• Believe their opinions count
        • Believe their coworkers are committed to quality
        • Understand the connection between their jobs and the company’s mission.
  • 18. INTRODUCTION
    • To effectively track intellectual capital and human resources, the AIS must do more than just record time and attendance and prepare paychecks.
    • Payroll should be integrated with HRM so management can access data about employee-related costs and employee skills and knowledge.
  • 19. PAYROLL CYCLE ACTIVITIES
    • Let’s take a look at payroll cycle activities.
    • The payroll application is processed in batch mode because:
      • Paychecks are issued periodically.
      • Most employees are paid at the same time.
  • 20. PAYROLL CYCLE ACTIVITIES
    • The seven basic activities in the payroll cycle are:
      • Update payroll master file
      • Update tax rates and deductions
      • Validate time and attendance data
      • Prepare payroll
      • Disburse payroll
      • Calculate employer-paid benefits and taxes
      • Disburse payroll taxes and miscellaneous deductions
  • 21. PAYROLL CYCLE ACTIVITIES
    • The seven basic activities in the payroll cycle are:
      • Update payroll master file
      • Update tax rates and deductions
      • Validate time and attendance data
      • Prepare payroll
      • Disburse payroll
      • Calculate employer-paid benefits and taxes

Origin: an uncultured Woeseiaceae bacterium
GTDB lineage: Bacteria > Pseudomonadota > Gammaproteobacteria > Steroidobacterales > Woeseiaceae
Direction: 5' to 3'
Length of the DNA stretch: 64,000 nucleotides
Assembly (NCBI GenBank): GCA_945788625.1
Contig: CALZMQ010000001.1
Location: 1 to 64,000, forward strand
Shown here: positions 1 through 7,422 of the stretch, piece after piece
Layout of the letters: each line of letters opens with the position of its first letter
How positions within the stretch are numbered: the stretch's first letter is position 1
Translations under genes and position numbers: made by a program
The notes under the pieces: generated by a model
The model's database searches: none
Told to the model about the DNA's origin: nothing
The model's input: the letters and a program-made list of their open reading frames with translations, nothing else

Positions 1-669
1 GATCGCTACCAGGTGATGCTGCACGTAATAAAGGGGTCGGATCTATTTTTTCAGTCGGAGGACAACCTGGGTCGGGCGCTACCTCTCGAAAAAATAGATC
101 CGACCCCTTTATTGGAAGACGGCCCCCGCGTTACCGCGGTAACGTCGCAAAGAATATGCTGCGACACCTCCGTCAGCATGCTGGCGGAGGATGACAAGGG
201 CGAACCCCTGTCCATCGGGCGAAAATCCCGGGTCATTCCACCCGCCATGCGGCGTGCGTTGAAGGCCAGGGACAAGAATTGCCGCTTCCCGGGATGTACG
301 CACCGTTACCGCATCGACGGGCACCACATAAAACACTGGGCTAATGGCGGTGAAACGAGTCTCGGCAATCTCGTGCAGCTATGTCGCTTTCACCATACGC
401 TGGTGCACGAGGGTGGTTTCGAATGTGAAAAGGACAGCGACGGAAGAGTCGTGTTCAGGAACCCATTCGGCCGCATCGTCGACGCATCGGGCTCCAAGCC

• Disburse payroll taxes and miscellaneous deductions
  • 22. UPDATE PAYROLL MASTER FILE
    • The HRM department provides information on new hires, terminations, changes in pay rates, and changes in discretionary withholdings.
    • Appropriate edit checks, such as validity checks on employee number and reasonableness tests are applied to all change transactions.
    • Changes must be entered in a timely manner and reflected in the next pay period.
    • Records of terminated employees should not be deleted immediately as some year-end reports (e.g., W-2s) require data on compensation for all employees during the year.
  • 23. PAYROLL CYCLE ACTIVITIES
    • The seven basic activities in the payroll cycle are:
      • Update payroll master file
      • Update tax rates and deductions
      • Validate time and attendance data
      • Prepare payroll
      • Disburse payroll
      • Calculate employer-paid benefits and taxes
      • Disburse payroll taxes and miscellaneous deductions
  • 24. UPDATE TAX RATES AND DEDUCTIONS
    • The payroll department receives notification of changes in tax rates and other payroll deductions from government agencies, insurers, unions, etc.
    • These changes occur periodically.
  • 25. PAYROLL CYCLE ACTIVITIES
    • The seven basic activities in the payroll cycle are:
      • Update payroll master file
      • Update tax rates and deductions
      • Validate time and attendance data
      • Prepare payroll
      • Disburse payroll
      • Calculate employer-paid benefits and taxes
      • Disburse payroll taxes and miscellaneous deductions
  • 26. VALIDATE TIME AND ATTENDANCE DATA
    • Information on time and attendance comes in various forms depending on the employee’s pay scheme.
  • 27. VALIDATE TIME AND ATTENDANCE DATA
    • Some employees are paid on an hourly basis.
      • Many companies use a time card to record their arrival and departure time.
        • This document typically includes total hours worked during a pay period.
      • Some use electronic time clocks , where employees swipe their badge through a reader when they come and go.